Quick Tips Fishing For Winter Kings
With winter already here, it seems to slow down our offshore fishing and this includes fishing for King Mackerel. Some may think that the Kings are gone until next season and that may be true if you fish close to shore. The fact is the Kings are still off the coast, just further offshore and ready for a fight. You just have to find them.
First, start with checking the water temperature charts. The warmer the water the better, especially for the bigger Kings. These toothy monsters like to feed over structures, as does Wahoo, which can also serve as a great by-catch since you’re rigged already. The King Mackerel and Wahoo many times feeds in the same places and off of the same types of bait. Look for breaks in the warmest water and find that structure I was talking about.
Speaking of rigs, 20-25 pound mono with wire leader of 38 to 44 pound test is the best. Again, you’re fishing for fish that are bigger, and have razor sharp teeth. Live bait is the bait of choice. While it can sometimes take you a few hours to get fresh bait it will provide far greater results and proves to be a good investment of your time. If you have trouble getting bait in a cast net, then make sure you have a rod rigged with Sabiki rigs and then jig for live bait. Just for insurance, throw in a pack or 2 of frozen cigar minnows in your cooler before leaving the dock.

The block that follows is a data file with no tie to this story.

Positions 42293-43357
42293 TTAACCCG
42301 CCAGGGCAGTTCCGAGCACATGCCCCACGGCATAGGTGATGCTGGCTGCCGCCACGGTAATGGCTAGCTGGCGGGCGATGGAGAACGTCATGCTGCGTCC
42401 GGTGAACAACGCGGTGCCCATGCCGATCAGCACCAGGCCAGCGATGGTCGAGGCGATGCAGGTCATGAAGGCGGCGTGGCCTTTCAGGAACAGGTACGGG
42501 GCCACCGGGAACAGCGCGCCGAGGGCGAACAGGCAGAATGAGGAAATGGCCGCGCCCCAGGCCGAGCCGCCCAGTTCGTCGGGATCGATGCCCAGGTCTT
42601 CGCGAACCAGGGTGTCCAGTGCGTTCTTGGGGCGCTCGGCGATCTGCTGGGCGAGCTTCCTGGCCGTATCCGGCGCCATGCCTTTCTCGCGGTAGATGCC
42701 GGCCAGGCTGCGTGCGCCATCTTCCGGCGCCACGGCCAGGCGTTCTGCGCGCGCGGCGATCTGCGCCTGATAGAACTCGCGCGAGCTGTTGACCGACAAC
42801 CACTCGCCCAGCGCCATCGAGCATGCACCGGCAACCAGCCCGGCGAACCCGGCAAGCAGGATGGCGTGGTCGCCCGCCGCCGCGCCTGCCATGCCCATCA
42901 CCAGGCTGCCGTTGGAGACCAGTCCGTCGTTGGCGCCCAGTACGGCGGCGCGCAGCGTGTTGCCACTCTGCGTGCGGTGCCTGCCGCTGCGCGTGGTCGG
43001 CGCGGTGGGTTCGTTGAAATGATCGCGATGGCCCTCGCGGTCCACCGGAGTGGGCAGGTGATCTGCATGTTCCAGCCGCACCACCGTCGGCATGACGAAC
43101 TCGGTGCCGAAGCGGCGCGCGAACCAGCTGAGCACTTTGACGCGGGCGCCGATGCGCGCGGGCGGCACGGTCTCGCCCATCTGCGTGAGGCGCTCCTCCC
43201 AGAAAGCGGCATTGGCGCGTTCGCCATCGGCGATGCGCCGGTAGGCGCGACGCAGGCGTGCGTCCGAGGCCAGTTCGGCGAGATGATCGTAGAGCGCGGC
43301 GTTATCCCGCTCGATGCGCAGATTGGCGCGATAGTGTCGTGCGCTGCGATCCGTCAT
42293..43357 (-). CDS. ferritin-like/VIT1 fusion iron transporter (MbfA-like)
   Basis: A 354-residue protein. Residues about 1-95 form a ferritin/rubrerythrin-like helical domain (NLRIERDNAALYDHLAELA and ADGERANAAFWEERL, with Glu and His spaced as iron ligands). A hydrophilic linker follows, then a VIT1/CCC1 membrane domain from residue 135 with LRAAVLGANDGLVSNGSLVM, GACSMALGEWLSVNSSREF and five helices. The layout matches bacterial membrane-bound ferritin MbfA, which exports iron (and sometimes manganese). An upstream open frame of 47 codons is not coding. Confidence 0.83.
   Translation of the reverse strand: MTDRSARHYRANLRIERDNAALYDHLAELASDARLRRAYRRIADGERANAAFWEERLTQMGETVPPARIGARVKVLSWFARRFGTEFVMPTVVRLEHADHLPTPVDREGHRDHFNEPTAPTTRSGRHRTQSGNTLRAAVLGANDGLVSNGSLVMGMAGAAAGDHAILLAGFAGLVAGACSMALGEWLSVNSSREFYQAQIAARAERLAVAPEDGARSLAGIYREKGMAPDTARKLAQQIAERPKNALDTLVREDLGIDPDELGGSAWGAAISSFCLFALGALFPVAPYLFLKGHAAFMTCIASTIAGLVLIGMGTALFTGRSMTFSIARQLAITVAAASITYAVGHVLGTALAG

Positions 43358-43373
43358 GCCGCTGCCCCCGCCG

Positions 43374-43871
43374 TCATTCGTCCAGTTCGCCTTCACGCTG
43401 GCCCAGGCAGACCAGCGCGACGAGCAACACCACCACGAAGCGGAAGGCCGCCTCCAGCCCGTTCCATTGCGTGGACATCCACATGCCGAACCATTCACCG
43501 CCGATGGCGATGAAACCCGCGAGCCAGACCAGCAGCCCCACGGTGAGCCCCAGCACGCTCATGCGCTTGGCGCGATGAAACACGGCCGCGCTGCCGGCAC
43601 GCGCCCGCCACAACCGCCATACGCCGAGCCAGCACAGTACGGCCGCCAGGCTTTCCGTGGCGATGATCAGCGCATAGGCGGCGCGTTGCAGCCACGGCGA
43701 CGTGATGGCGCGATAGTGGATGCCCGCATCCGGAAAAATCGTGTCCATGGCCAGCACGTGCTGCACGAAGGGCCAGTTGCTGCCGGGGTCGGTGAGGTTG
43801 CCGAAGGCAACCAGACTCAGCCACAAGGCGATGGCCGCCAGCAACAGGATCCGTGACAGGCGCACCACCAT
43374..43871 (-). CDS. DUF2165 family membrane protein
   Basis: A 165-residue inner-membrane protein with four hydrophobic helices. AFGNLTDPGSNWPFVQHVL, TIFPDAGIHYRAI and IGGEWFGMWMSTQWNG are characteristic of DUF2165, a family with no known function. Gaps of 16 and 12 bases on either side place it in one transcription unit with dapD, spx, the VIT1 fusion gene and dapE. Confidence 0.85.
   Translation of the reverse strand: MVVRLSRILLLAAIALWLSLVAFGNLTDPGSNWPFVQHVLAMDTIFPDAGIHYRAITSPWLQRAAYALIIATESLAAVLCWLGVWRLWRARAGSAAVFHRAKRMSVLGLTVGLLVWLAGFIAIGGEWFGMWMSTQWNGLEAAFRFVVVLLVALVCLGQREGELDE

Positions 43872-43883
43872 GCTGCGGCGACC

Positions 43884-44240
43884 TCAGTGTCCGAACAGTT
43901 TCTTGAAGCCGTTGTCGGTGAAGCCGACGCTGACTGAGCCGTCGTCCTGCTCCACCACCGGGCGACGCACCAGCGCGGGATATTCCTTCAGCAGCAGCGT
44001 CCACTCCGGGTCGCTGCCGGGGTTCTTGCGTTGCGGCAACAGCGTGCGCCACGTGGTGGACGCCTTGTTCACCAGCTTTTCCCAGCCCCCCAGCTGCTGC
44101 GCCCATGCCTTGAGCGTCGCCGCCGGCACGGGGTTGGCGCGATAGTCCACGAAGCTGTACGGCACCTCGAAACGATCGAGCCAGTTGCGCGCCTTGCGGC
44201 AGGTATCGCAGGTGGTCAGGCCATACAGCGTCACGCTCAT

Rig your spread the way you prefer and remember that clutch speed or slower is key. Make sure to check you drag. A big King hitting a line with the drag too tight will be an instant breakoff. Monitor your baits to be certain they’re swimming correctly, keeping in mind that the King Mackerel always strikes the baits from below. It’s always a good idea to have your baits ready. Trying to make rigs in the open can be difficult or even sickening and prove to be a rookie mistake. Have variations of rigs ready to go with easy access.
Tactics like chumming can really help. . Most of all, if you’ve not had a hit in a few minutes…..move to another location. They’re out there and finding them is easier than you think. Just be safe with the longer distance and make sure you file a float plan.